Living with Mild Cognitive Impairment (MCI)

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Welcome to the HABIT page for people living with Mild Cognitive Impairment (MCI) and program participants.  The HABIT Program is for individuals with MCI and their loved ones to learn the best strategies for adapting, coping, and living their best lives with MCI.

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PUBLIC PAGE
Apr 2, 2019

What’s the Difference Between Mild Cognitive Impairment (MCI) and Dementia?

By Dr. Anne Shandera-Ochsner, HABIT Midwest Director, @dranneshanderaochsner

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As a neuropsychologist, I often see patients who are concerned about the possibility that they have Alzheimer's disease. When we discuss their test results and diagnosis, I often get questions such as “what's the difference between Alzheimer's disease and dementia?” Or “what's the difference between mild cognitive impairment and dementia?”

Both mild cognitive impairment (MCI) and dementia are umbrella terms, meaning that they are broad or general ways of defining a condition that can have many different, specific causes.

How are they similar?

Both MCI and dementia involve having cognitive skills that are not normal for age. For many people, this is memory impairment. But, other people have difficulty with language functioning, thinking speed, visuospatial skills, problem-solving, or attention. Both MCI and dementia are diagnosed through a series of medical and cognitive evaluations, typically including: bloodwork, brain imaging (such as CT or MRI), neuropsychological evaluation, and a careful history-taking to rule out other causes of thinking difficulty by a physician, psychologist, or both.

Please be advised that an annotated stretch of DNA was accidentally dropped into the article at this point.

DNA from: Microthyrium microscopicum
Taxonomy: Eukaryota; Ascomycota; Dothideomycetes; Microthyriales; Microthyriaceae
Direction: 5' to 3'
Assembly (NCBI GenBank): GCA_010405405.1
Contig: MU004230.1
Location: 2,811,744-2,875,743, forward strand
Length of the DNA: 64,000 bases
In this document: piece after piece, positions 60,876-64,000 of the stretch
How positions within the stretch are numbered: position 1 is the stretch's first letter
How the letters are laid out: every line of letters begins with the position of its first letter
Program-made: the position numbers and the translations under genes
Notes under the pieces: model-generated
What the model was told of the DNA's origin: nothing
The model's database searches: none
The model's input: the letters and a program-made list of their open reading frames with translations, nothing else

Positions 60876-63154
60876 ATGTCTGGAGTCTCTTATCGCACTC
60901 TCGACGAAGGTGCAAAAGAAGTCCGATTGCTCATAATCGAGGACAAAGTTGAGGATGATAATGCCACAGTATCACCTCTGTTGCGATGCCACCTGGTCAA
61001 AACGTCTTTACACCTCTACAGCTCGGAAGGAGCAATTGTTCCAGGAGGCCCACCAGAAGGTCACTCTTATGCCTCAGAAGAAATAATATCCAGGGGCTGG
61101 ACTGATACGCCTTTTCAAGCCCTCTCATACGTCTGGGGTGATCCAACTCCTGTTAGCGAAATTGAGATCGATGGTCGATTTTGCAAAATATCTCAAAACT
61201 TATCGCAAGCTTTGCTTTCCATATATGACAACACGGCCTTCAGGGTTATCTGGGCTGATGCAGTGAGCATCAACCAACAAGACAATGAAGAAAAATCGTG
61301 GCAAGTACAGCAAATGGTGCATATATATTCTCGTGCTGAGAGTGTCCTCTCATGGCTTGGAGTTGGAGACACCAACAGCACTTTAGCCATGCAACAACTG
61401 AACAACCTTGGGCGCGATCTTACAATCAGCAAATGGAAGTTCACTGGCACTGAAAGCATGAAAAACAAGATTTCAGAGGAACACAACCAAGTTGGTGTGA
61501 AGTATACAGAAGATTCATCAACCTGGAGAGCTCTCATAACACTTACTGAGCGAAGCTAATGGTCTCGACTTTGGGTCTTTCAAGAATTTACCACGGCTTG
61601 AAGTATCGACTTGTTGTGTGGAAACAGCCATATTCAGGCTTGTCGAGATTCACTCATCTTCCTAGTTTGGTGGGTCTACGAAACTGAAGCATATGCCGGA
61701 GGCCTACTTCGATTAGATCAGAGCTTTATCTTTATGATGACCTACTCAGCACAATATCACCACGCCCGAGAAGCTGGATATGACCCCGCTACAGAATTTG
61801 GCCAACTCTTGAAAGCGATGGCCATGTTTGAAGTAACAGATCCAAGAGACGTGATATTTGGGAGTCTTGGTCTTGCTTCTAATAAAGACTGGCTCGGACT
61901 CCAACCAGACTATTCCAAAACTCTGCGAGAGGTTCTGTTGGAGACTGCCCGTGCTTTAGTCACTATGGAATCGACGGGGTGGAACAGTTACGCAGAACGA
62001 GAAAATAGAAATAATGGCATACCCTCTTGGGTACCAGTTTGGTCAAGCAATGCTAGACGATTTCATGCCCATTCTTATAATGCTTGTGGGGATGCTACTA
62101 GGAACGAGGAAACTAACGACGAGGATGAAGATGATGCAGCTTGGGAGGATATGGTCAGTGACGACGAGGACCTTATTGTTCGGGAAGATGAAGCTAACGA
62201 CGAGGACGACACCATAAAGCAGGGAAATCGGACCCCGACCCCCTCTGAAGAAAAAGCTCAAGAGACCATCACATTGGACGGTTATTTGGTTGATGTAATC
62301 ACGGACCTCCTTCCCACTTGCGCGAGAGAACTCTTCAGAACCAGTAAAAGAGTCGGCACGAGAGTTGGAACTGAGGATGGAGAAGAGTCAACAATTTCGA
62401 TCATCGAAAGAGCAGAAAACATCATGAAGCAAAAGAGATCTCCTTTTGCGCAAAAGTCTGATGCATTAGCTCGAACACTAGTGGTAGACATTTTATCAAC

Both MCI and dementia can be caused by the following:

  • Alzheimer’s disease
  • Cerebrovascular disease (including stroke)
  • Parkinson’s disease
  • Lewy Body disease
  • Frontotemporal degeneration

How are they different?

The main difference between MCI and dementia comes down to how folks are functioning in day-to-day tasks. People with MCI are still pretty independent with their daily functioning. They usually are still driving, cooking, paying bills, and taking care of the house. Some are even still working. They may use systems, strategies, or other aides (like a pill organizer) to keep themselves independent.

People with dementia, on the other hand, have cognitive difficulties that have progressed to the point that they interfere with the person being able to be independent in her daily life. Therefore, they may have family members or healthcare assistance who administer their medications to them, do the cooking, and/or provide transportation. A person with dementia typically would not be able to hold down a job.

In addition, people with MCI may have only one area of thinking difficulty (often memory), with normal thinking abilities in other domains. People with dementia usually have global cognitive impairment or problems in multiple cognitive domains.

Chime in - how could healthcare professionals do a better job of explaining the difference between MCI and dementia when providing the initial diagnosis?

@bonniep

Please contact the H.A.B.I.T. program at Mayo. It will be a life saver for you and a partner.
We now have active follow-up support group meeting that are so valuable.

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My husband died 12 years ago of metastatic cancer of the spine after denying his cancer had returned. He never was diagnosed with a mental problem because he lied his way through every exam during his five stays in the hospital the year before he died. He told the hospital he didn't live with his wife so they wouldn't tell me anything. He didn't sign the required paper until his last stay in the hospital.
I stayed because I knew no one could care for him so we lived separately in a huge home unreconciled. He was not home very much at all and when he came in at night he aggravated me with outrageous lies just to torment me. I still study to rationalize his crazy behavior so I can find reasons to forgive the whole thing. The community would never believe my story so I heal in silence, but this group is a good place for me to work on considering reasons for it all. I like to think I took care of him for God because no one else could do it. Dorisena.

COMMENT